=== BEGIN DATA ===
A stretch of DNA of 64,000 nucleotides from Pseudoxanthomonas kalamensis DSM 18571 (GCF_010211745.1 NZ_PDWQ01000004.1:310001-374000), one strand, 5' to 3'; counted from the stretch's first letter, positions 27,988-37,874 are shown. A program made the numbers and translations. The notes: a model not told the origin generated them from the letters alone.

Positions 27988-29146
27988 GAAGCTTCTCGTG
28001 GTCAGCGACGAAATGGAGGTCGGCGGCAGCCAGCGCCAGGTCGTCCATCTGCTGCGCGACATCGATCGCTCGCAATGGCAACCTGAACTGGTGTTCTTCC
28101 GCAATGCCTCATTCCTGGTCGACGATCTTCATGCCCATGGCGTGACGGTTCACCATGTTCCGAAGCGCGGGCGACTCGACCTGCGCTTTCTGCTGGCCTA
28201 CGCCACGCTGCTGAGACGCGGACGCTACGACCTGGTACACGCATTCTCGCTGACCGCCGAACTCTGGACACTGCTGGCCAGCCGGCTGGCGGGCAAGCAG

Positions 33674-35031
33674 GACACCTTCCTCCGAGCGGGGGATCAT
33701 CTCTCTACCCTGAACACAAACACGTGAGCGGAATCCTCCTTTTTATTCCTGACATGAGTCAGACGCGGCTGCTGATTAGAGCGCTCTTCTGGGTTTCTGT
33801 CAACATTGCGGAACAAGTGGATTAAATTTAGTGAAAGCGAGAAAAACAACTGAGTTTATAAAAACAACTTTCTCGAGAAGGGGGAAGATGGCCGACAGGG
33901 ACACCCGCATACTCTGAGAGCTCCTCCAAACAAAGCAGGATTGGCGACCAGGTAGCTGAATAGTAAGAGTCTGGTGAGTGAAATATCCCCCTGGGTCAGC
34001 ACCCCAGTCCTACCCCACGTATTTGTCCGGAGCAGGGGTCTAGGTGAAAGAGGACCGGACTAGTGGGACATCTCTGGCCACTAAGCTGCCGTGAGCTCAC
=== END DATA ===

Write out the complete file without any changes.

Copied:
A stretch of DNA of 64,000 nucleotides from Pseudoxanthomonas kalamensis DSM 18571 (GCF_010211745.1 NZ_PDWQ01000004.1:310001-374000), one strand, 5' to 3'; counted from the stretch's first letter, positions 27,988-37,874 are shown. A program made the numbers and translations. The notes: a model not told the origin generated them from the letters alone.

Positions 27988-29146
27988 GAAGCTTCTCGTG
28001 GTCAGCGACGAAATGGAGGTCGGCGGCAGCCAGCGCCAGGTCGTCCATCTGCTGCGCGACATCGATCGCTCGCAATGGCAACCTGAACTGGTGTTCTTCC
28101 GCAATGCCTCATTCCTGGTCGACGATCTTCATGCCCATGGCGTGACGGTTCACCATGTTCCGAAGCGCGGGCGACTCGACCTGCGCTTTCTGCTGGCCTA
28201 CGCCACGCTGCTGAGACGCGGACGCTACGACCTGGTACACGCATTCTCGCTGACCGCCGAACTCTGGACACTGCTGGCCAGCCGGCTGGCGGGCAAGCAG

Positions 33674-35031
33674 GACACCTTCCTCCGAGCGGGGGATCAT
33701 CTCTCTACCCTGAACACAAACACGTGAGCGGAATCCTCCTTTTTATTCCTGACATGAGTCAGACGCGGCTGCTGATTAGAGCGCTCTTCTGGGTTTCTGT
33801 CAACATTGCGGAACAAGTGGATTAAATTTAGTGAAAGCGAGAAAAACAACTGAGTTTATAAAAACAACTTTCTCGAGAAGGGGGAAGATGGCCGACAGGG
33901 ACACCCGCATACTCTGAGAGCTCCTCCAAACAAAGCAGGATTGGCGACCAGGTAGCTGAATAGTAAGAGTCTGGTGAGTGAAATATCCCCCTGGGTCAGC
34001 ACCCCAGTCCTACCCCACGTATTTGTCCGGAGCAGGGGTCTAGGTGAAAGAGGACCGGACTAGTGGGACATCTCTGGCCACTAAGCTGCCGTGAGCTCAC